Ethics Roundtable: Interpreting a Living Will after Stroke

Response by Mary Spremulli

Mary Spremulli
Speech-Language Pathologist
Charlotte Regional Medical Center
Punta Gorda, Florida

The ethical question appears to relate to an interpretation of patient preferences.

Acceptance or refusal of medical treatment is the legal right of a competent adult. Unlike competency, a legal term, decisional capacity may be variable, and influenced by the medical pathology itself, medications, or other reasons for fluctuating states of consciousness. When a patient's decisional capacity is waxing and waning, as appears to be the case with Mr. Duffy, one must look for consistency in the expressed preference during periods of clarity. When the patient's ability to comprehend and manipulate information is clearly compromised, and there is sufficient clinical evidence that a patient lacks decisional capacity, than a surrogate decison maker should be appointed.

If the patient's preferences are unclear or unknown, the proxy must consider the "best interest" of the patient. That is, make choices that relieve suffering, preserve or restore functioning, and impact the quality of life in a way that a reasonable person would choose. Although Advance Directives, including the Living Will, are an important tool for the expression of patient preferences, should the individual become incapacitated, they are laden with some inherent problems, as this case illustrates. Most living wills employ terms that are somewhat vague, such as: "if there is no reasonable expectancy of recovery," "have a terminal condition." One can see how the language of the living will would have to be interpreted relative to the context of this case.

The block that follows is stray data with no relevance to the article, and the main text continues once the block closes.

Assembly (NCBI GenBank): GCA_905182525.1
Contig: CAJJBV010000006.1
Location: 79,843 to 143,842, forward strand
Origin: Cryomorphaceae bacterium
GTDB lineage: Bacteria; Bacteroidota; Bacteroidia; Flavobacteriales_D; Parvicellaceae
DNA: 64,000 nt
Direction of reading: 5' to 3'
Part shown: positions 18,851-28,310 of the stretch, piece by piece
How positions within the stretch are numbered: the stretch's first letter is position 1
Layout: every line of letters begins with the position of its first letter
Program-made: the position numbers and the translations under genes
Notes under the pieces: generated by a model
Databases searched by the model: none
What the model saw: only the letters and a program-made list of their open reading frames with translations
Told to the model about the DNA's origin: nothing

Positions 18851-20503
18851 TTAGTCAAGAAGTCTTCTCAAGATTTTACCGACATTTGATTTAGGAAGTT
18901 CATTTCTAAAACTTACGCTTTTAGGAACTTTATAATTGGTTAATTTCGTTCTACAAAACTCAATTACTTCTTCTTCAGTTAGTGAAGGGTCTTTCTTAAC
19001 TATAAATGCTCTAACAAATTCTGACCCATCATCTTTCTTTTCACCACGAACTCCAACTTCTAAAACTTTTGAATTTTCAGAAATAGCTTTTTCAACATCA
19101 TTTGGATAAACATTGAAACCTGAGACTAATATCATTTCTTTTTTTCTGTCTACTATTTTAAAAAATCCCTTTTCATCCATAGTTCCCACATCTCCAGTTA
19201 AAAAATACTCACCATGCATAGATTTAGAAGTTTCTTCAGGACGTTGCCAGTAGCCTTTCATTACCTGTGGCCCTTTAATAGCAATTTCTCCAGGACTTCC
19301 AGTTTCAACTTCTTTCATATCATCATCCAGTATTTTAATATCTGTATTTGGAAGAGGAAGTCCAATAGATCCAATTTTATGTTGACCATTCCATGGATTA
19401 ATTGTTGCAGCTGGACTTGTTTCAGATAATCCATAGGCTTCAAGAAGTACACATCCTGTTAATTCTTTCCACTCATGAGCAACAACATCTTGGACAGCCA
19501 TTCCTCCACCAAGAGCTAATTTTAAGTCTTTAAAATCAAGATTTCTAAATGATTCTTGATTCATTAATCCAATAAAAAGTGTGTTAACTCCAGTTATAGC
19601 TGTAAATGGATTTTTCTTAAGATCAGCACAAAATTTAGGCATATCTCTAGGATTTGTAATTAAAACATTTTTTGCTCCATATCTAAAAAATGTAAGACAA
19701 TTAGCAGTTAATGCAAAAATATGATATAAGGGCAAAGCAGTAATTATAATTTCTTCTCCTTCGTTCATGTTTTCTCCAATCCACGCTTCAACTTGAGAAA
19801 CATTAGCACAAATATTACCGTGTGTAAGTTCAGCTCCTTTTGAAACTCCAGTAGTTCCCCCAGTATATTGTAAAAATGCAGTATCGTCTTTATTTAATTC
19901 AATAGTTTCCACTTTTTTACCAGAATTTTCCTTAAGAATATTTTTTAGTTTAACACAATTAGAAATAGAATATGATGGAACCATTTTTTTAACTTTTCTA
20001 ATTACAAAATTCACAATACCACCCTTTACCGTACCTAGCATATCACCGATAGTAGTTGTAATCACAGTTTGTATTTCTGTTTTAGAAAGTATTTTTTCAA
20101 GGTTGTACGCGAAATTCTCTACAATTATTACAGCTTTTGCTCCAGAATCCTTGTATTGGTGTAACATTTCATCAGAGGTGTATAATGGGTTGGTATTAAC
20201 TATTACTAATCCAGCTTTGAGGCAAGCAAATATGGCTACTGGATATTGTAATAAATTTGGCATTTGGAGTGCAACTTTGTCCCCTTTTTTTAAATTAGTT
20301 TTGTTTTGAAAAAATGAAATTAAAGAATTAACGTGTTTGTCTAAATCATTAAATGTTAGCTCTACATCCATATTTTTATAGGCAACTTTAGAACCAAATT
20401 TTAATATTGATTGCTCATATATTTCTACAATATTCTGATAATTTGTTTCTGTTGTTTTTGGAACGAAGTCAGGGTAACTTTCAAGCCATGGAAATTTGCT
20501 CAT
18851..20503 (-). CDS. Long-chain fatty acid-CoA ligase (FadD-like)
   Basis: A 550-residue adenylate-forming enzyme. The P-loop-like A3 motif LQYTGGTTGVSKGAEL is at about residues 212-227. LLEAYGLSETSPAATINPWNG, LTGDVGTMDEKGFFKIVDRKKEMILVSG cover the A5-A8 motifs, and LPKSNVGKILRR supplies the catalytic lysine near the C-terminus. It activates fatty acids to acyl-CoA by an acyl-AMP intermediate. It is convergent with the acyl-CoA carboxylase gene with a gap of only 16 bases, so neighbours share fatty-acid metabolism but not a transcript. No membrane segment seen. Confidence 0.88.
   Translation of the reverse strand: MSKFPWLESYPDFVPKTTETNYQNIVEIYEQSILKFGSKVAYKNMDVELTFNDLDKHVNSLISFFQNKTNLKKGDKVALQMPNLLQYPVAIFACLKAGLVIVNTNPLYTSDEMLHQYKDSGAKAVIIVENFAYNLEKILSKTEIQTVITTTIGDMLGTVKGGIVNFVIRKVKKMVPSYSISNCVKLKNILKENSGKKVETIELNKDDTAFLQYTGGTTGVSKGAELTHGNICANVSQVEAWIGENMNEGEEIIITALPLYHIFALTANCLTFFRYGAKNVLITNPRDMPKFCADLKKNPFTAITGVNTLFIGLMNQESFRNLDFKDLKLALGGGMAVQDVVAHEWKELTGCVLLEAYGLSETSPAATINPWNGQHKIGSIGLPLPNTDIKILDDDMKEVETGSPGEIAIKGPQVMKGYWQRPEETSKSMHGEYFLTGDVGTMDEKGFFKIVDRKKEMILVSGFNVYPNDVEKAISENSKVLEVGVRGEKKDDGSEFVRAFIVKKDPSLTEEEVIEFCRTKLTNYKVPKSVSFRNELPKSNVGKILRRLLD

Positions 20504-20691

When goals of intervention are unclear, the team might ask: Are the medical indications for the proposed treatment clear? What are the probable outcomes of the proposed treatment? Do the benefits justify any treatment risks?

Related Readings

Hare, J., Pratt, C., & Nelson, C. (1992). Agreement between patients and their self-selected surrogates on difficult medical decisions. Archives Internal Medicine . 152(5): 1049-1054.

Tippett, DC & Sugarman, J. (1996). Discussing advance directives under the patient self-determination act: A unique opportunity for speech-language pathologists to help persons with aphasia. Am. J. SLP . 5(2): 31-34.

To submit cases or to be added to the list of respondents please contact: Helen Sharp Department of Speech Pathology and Audiology, 307 WJSHC University of Iowa, Iowa City, IA 52242. Phone: 319-335-6596, fax 319-335-8851, e-mail: [email protected]

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